On May 6, 1997, my mom passed away from breast cancer, with me by her side. Let me tell you the story of this transition. You can listen to an audio version (yes, that’s me singing), or read the transcript here on the blog. My takeaway remains: we are called to be present every single moment.
Prognosis: three months
We were shocked. It had been almost five years since my Mom’s original diagnosis and treatment for breast cancer, and now it had spread. “Three months!” she cried, “That’s not enough,” and then she stubbornly lived for three more years.
She lived deeply. She enrolled in an experimental treatment protocol, and considered the weekly six-hour round trip between the farm and the hospital as a “fun day trip” with my Dad. My parents traveled, adding a few more miles to their motorhome. She celebrated high school graduations for a few more grandchildren, and welcomed lucky grandchild #13, named William, after her, Wilma.
Eventually, her condition worsened. She ended treatment and we worked with Hospice to help at home. Her mobility became more and more limited, and so I went home often to help my dad with her care. One day, in a fairly medicated haze, she grabbed my hand and told me, “You are my favorite nurse.”
Although she had begun to fade in and out of consciousness, she liked having people around and so we planned a large combined birthday party for all of the April and May birthdays. To help her get ready, I climbed into the hospital bed with her to fix her hair, there in the living room, where she lay dying. It’s the last photo I have of me and my mom together.
A few nights later, three of us decided to stay in the house with my parents: me, my brother Roger, and my sister Denise. The plan was that we were each going to take turns sleeping and then sitting with Mom. Earlier in the day, there had been a huge spring storm with thunder and lightning, which had flooded the basement. Dad set a pump to drain the water, and then he took the first turn sitting with Mom. I was in bed asleep when a loud rasping noise woke me. Disoriented, I ran into the living room and saw that my dad had fallen asleep in the chair next to my mom, holding her hand. While he was snoring really loudly, that wasn’t what had woken me. It was that the pump had done its job and was now taking in air. “Dad, turn off the pump and go to bed. I’ll sit with Mom.” He stood, kissed my mom, and said “Good bye, honey, good bye” and then walked off to his room.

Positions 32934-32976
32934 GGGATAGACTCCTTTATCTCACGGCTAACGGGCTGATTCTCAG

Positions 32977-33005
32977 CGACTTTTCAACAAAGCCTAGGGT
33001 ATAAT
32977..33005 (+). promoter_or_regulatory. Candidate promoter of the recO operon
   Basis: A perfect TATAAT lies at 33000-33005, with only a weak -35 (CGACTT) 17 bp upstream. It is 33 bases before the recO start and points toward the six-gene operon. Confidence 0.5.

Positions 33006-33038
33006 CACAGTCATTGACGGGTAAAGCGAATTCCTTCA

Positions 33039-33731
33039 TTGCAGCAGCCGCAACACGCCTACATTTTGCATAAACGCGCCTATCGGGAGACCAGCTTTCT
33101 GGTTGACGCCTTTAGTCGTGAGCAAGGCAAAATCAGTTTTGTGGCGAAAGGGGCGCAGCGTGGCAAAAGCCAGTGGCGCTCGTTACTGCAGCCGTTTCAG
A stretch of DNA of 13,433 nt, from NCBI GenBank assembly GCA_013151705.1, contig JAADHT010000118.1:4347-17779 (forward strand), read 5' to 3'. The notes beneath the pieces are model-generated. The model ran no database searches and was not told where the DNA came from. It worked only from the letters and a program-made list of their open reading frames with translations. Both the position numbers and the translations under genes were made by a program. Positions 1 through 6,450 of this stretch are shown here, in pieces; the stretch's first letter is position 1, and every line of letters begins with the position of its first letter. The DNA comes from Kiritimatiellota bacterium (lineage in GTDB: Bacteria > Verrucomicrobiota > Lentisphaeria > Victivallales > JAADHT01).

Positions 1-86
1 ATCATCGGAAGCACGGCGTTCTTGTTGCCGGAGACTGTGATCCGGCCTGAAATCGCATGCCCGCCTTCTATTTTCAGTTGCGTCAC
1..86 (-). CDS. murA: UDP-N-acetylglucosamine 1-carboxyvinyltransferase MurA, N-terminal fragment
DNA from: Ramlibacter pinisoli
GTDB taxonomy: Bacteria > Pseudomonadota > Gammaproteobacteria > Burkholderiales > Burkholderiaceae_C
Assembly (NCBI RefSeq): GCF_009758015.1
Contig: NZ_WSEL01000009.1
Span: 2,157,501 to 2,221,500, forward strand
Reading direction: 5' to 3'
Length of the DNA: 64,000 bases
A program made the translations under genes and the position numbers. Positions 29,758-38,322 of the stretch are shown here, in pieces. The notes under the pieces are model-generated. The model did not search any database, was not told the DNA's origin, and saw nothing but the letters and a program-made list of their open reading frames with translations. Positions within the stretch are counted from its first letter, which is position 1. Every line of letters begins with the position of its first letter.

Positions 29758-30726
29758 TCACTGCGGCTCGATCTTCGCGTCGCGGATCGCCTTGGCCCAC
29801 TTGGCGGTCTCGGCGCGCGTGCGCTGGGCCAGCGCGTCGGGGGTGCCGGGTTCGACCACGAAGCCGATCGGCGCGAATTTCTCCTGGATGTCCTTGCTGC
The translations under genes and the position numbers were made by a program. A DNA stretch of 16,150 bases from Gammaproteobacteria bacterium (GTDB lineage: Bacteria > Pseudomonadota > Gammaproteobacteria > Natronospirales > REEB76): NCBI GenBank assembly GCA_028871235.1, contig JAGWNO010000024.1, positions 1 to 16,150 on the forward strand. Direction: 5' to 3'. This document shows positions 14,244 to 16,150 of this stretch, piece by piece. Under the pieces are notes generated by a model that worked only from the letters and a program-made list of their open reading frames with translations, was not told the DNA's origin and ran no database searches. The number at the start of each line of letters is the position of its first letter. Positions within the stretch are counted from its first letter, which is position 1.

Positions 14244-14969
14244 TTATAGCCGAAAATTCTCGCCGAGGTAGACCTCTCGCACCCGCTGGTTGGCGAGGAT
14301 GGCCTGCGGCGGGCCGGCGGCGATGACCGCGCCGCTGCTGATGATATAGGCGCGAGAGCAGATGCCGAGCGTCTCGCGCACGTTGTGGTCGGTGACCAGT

I took my seat in what felt like already a very holy space. In the dim light I could see her breathing lightly. In my heart, I could sense that she was getting ready to take her leave. I was now there as her witness, after having been her nurse and daughter and friend. I took her hand and as I sat there, I felt moved to sing to her.
Let go into the mystery.
Let yourself go.
You’ve got to open up your heart.
That’s all I know.
Let go into the mystery
Let yourself go
And when you open up your heart
You get everything you need
At 3 AM, her breathing gradually slowed and then stopped. I waited. Another 30 seconds passed. I felt completely open. At peace. It felt so natural. I whispered, “Did you really just do that – with me?” Smiling. Not yet crying. I was honored to be the witness to her passing. I waited a few more minutes in that space, and then began to shift back into action. I woke my siblings, and then my dad. We gathered by her bedside one last time, then called the funeral home and slipped from that holy space back into routine and action. Coffee. Breakfast. Calls. Receiving family.
There really is no guidebook or preparation for what to do when someone dies in your presence. I simply had to BE there in that moment, to let go into the mystery with my own heart open wide. To honor the holy moments of silence. And then to honor the next steps, the tactical actions that followed.
I believe that when our hearts are open, we are MOVED.
I believe that when our hearts are open, healing becomes possible.
I believe that when our hearts are open, that’s where the magic happens.
In that moment with my mom, as she took her last breath, I was stretched open by both love and loss, in the same moment, in the same breath.
None of us know whether we have 3 years or 3 months or 3 days, 3 minutes or even 3 breaths.
And yet we are called to be present EVERY SINGLE MOMENT. With each breath, expand our heart just a little bit. Even when it’s hard. Even when society tells us to harden our heart, shut it down, close it off.
We can breathe every breath as if it’s our last. We can practice being fully present in every moment. We can pause to honor those great transitions like birth and death, and we can celebrate the everyday moments filled with laughter and love and life.
Wherever life takes you, whatever you witness, as Van Morrison reminds us, when you open up your heart, you get everything you need.
You’ve got to dance and sing
And be alive in the mystery
And be joyous and give thanks
And let yourself go